The guide also features a letter from State Board Executive Director Karen Brinson Bell, which details safety precautions that will be in place at all early voting sites and Election Day polling places to minimize the opportunity for COVID-19 transmission.
“We are excited for voters to receive this year’s edition of the Judicial Voter Guide,” Brinson Bell said. “Along with judicial candidate profiles, we’ve included a wealth of information to ensure North Carolinians are ready to vote in the upcoming election.”
All three voting methods are still available for North Carolina voters: (1) by mail (2) in-person during one-stop early voting, October 15-31; or (3) on Election Day, Nov. 3.
Voters who have already requested an absentee ballot – either on paper or through the State Board’s Absentee Ballot Request Portal – should not submit another request.
To track the status of their absentee ballot, voters can create an account on BallotTrax. BallotTrax allows voters to receive text, email, or phone messages as their ballot moves through the process.
For more information about the Absentee Ballot Request Portal and BallotTrax, please visit ncsbe.gov/voting/vote-mail/absentee-ballot-tools.
Any North Carolina registered voter may request and receive a mail-in absentee ballot for the 2020 general election.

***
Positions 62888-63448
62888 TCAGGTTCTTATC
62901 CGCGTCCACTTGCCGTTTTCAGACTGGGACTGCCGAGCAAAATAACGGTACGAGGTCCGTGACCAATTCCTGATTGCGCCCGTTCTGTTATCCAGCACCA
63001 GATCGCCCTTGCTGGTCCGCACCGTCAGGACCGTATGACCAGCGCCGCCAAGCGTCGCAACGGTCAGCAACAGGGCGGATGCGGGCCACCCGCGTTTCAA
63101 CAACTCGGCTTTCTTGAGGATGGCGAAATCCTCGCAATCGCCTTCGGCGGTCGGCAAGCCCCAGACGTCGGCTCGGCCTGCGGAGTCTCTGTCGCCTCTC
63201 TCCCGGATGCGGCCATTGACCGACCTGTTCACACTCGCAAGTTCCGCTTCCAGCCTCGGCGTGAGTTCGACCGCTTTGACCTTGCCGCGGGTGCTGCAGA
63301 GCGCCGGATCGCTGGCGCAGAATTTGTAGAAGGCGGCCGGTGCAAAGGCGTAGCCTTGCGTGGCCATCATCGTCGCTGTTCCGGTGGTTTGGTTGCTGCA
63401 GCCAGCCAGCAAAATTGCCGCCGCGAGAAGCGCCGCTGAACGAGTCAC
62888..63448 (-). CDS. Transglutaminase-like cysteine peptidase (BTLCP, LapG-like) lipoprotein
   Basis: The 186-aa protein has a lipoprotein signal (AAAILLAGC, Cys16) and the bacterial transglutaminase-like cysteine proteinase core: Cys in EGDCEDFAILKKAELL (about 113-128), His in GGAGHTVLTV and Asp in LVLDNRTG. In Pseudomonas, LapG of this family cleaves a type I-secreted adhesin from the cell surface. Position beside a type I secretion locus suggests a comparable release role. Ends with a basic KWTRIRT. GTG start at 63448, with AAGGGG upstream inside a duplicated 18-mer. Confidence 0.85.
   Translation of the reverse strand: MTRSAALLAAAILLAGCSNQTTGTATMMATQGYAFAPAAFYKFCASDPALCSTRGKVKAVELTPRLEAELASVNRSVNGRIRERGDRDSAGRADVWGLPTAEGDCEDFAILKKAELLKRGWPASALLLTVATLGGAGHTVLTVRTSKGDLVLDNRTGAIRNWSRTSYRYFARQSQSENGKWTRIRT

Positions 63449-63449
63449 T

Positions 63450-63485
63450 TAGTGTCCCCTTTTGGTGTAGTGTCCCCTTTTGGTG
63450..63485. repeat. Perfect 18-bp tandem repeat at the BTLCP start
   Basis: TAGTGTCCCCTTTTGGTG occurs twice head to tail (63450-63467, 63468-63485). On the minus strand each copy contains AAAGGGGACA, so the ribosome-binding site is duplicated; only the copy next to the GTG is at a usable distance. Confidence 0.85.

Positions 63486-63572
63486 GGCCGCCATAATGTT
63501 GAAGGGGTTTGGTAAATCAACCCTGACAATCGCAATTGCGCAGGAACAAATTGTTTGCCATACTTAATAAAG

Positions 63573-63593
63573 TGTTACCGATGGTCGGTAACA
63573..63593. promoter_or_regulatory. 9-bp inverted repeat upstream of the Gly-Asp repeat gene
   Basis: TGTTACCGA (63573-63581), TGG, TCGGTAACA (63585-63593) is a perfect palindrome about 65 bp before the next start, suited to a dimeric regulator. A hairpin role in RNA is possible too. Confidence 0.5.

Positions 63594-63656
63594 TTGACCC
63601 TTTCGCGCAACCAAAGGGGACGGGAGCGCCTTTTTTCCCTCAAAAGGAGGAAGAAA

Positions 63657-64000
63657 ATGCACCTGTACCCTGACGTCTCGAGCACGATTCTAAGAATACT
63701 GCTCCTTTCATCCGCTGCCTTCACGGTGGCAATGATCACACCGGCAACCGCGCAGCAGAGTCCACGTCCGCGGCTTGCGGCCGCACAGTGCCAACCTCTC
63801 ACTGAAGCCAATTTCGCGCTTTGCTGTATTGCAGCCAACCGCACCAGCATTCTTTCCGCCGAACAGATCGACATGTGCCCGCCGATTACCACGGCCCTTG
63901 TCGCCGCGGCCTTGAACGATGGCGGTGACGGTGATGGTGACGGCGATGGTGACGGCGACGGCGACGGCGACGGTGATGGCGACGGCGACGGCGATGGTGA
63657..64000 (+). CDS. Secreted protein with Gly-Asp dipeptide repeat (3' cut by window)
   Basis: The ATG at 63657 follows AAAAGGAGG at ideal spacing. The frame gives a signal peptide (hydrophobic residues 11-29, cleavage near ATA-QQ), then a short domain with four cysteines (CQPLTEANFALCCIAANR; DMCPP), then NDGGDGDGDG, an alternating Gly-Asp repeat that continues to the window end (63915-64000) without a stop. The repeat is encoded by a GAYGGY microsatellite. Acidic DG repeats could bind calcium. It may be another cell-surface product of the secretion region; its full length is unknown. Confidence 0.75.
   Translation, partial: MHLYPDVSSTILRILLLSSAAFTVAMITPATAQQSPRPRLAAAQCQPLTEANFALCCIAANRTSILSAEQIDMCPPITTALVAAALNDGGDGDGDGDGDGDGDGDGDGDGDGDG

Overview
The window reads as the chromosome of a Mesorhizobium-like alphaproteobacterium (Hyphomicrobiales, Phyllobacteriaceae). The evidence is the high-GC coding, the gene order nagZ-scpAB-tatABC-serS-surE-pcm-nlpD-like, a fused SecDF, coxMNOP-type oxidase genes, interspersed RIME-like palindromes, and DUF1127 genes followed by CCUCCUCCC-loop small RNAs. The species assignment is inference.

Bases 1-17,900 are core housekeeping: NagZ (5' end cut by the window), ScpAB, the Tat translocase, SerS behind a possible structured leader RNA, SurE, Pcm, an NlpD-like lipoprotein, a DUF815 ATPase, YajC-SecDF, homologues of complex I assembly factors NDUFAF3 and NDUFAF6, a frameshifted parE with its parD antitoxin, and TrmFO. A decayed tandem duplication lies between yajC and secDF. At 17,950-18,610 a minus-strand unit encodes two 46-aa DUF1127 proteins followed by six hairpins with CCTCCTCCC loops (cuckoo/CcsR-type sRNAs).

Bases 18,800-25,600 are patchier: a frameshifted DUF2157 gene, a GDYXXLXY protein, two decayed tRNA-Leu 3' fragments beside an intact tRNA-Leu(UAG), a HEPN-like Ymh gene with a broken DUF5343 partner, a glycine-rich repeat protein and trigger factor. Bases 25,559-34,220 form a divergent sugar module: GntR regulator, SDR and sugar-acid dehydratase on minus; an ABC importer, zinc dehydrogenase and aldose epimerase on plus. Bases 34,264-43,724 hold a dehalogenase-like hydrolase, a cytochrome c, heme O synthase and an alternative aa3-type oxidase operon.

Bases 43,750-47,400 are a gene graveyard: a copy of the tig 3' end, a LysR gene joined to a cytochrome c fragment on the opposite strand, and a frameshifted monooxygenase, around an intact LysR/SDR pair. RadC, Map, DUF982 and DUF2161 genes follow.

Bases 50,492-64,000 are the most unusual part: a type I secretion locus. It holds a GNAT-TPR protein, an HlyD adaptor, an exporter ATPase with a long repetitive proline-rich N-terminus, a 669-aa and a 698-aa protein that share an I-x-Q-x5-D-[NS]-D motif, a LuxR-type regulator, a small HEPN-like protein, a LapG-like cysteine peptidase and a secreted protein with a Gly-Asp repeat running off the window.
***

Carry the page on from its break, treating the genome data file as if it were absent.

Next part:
Although the request deadline is 5 p.m. Oct. 27, the State Board encourages voters who wish to vote by mail to request a ballot as soon as possible.
The Judicial Voter Guide 2020, which is required by state law, is also available electronically on the State Board’s website.
— CN + Staff Reports
Election campaigns means it’s sign season
RALEIGH — Drivers traveling on North Carolina roadways are likely seeing what has become an election year tradition: a lot of campaign signs.
A state law passed in 2011 allows campaign signs to be placed in the state road right of way as early as 30 days before the start of early voting, which starts on Oct. 15. That means signs legally started going into place this week.
There are restrictions regarding the signs. They include:
• Whoever places a sign is required to get the permission of any property owner of a residence, business or religious institution fronting the right of way where a sign would be placed;
• No sign is permitted in the right of way of a limited-access highway such as an interstate;
• No sign can be closer than three feet from the edge of the pavement of the road;
• No sign can obscure motorist visibility at an intersection;
• No sign can be higher than 42 inches above the edge of the pavement;
• No sign can be larger than 864 square inches; and
• No sign can obscure or replace another sign.
The N.C. Dept. of Transportation has the authority to remove any signs that violate these rules. If anyone else removes or vandalizes a sign, they could be subject to a Class 3 misdemeanor citation from law enforcement.
Campaign signs can remain in place for 10 days after the Nov. 3 election. Signs still in the right of way after the deadline are in violation of state law, and the NCDOT is authorized to remove and dispose of them.
— CN + Staff Reports